However, any hoof rehabilitation should always start with taking a good look at your horse’s diet to make sure it supports healthy hoof growth. In the following, we will look at what else you can do to get your horse to land on his heels again.
Consistent toe-first landings can be particularly harmful for the coffin bone/pedal bone and is likely to damage the Deep Digital Flexor Tendon (DDFT) over time.
How to get your Horse to land Heel-first
Ironically as it may seem, the best way to make your horse land heel-first, is by helping him to load weight back onto the heels - yes, the sore heels that he has been avoiding putting weight on by shifting to landing on his toes. The reason is that the caudal heel needs the loading force and stimulation from the ground in order to regain its health and strength.
As hoof rehabilitation expert Pete Ramey says, symptoms such as narrow, underdeveloped frogs, high bars and worn down toes, are not only the cause of improper movement, but also an effect. As such, putting your horse on stall rest or propping him up on remedial metal shoes will not condition his feet to become sound enough to land heel-first again.
On the contrary, once you have determined the cause of his pain in collaboration with your barefoot trimmer and/or equine veterinarian, you’ll need to provide an environment for him in which he is comfortable enough to move around and land on his heels. Depending on the level of pain your horse is in, this surface environment could be sand, soft grass or spongy sawdust. As he becomes more comfortable, you can slowly progress to walking him on asphalt, pea gravel and rockier terrain.
However, most horses will benefit from the extra protection that shock absorbing hoof boots can provide. Using hoof boots will optimise the recovery process from toe-first landings, as the extra protection will in most cases make the horse comfortable enough to start loading his heels again straight away.
Hoof Boots encourage Heel-first Landings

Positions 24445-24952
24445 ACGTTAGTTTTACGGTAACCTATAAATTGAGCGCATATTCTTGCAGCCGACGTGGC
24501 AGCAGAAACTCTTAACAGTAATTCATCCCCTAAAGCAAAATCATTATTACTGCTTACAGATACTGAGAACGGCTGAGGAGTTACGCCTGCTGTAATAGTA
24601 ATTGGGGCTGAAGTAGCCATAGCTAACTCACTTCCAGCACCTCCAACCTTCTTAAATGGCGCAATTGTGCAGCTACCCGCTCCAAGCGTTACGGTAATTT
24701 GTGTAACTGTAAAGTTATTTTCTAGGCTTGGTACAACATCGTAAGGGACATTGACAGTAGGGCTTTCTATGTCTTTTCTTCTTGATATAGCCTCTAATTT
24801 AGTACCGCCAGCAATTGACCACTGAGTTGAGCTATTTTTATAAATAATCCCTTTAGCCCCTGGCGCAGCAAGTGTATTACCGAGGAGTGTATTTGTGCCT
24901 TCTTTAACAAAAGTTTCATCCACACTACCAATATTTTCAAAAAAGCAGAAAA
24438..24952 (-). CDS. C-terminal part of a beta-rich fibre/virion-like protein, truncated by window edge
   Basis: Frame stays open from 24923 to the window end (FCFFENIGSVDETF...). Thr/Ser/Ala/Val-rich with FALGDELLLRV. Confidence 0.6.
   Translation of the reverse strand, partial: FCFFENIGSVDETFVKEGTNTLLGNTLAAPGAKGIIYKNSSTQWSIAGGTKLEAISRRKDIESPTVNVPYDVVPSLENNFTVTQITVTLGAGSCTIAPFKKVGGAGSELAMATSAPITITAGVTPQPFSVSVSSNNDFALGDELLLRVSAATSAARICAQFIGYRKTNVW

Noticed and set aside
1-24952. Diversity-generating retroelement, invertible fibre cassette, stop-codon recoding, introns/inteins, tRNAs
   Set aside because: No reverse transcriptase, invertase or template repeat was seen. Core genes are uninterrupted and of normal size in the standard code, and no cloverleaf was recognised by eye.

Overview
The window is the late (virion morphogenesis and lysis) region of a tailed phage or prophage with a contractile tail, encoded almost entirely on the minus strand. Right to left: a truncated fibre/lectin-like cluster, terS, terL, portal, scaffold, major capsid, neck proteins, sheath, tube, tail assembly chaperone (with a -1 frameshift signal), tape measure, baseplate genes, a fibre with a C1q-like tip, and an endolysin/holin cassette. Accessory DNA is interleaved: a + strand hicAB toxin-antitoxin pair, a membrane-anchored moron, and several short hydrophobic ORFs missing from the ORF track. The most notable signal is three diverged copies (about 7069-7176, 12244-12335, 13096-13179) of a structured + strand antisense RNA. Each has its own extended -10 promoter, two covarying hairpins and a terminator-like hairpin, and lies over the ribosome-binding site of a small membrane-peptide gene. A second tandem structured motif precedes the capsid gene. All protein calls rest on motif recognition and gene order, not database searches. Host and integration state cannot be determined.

You can help your horse recover effectively from toe-first landings by letting him wear protective hoof boots. The greatest advantage is that hoof boots encourage heel-first landings by cushioning your horses feet and adding extra shock absorption, whilst still allowing the frog and caudal heel area to be stimulated and thereby begin the recovering process.
Hoof boots such as Scoot Boots are lightweight, flexible and offer unsurpassed ventilation, which means your horse will be able to keep them on 24/7 during recovery if needed. The soles in Scoot Boots are shock absorbing in themselves, but you can also add extra pads inside them if your horse is particularly sensitive.
If your horse was shod and has now come out of his shoes to rebuild the strength of his heels and frogs, hoof boots are particularly helpful to ease the transition from shod to barefoot. Getting your horse comfortable enough to get moving and start conditioning his feet healthily, is the main priority in the recovery process from toe-first landings.
Ideally, once your horse is comfortably landing heel-first in his hoof boots, you should start walking him barefoot as well on an appropriate surface. As he regains his caudal strength, his frogs should widen and you should be able to see his heel bulb increasing, as his digital cushion develops accordingly. Your horse might always need protective hoof boots on some surfaces and that’s perfectly fine. The main objective is to get him back to landing on his heels and regain his natural shock absorption.
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About the author
Helle Maigaard Erhardsen is an investigative journalist specialising in environmental issues. Her devotion to the outdoors includes a life long passion for horses of which she has two: Pannigan, an off-the-track Thoroughbred and Audrey, a Shetland pony, who are both bitless and barefoot. Helle is born in Denmark, where she graduated from the Danish School of Media and Journalism in 2015. Her work is characterised by comprehensive research and she was nominated for the special media award Bording Prisen for her investigative reporting with the newspaper Ing.dk. She later obtained a Master’s degree in Journalism, Media and Communication from UTAS, when she relocated to Tasmania.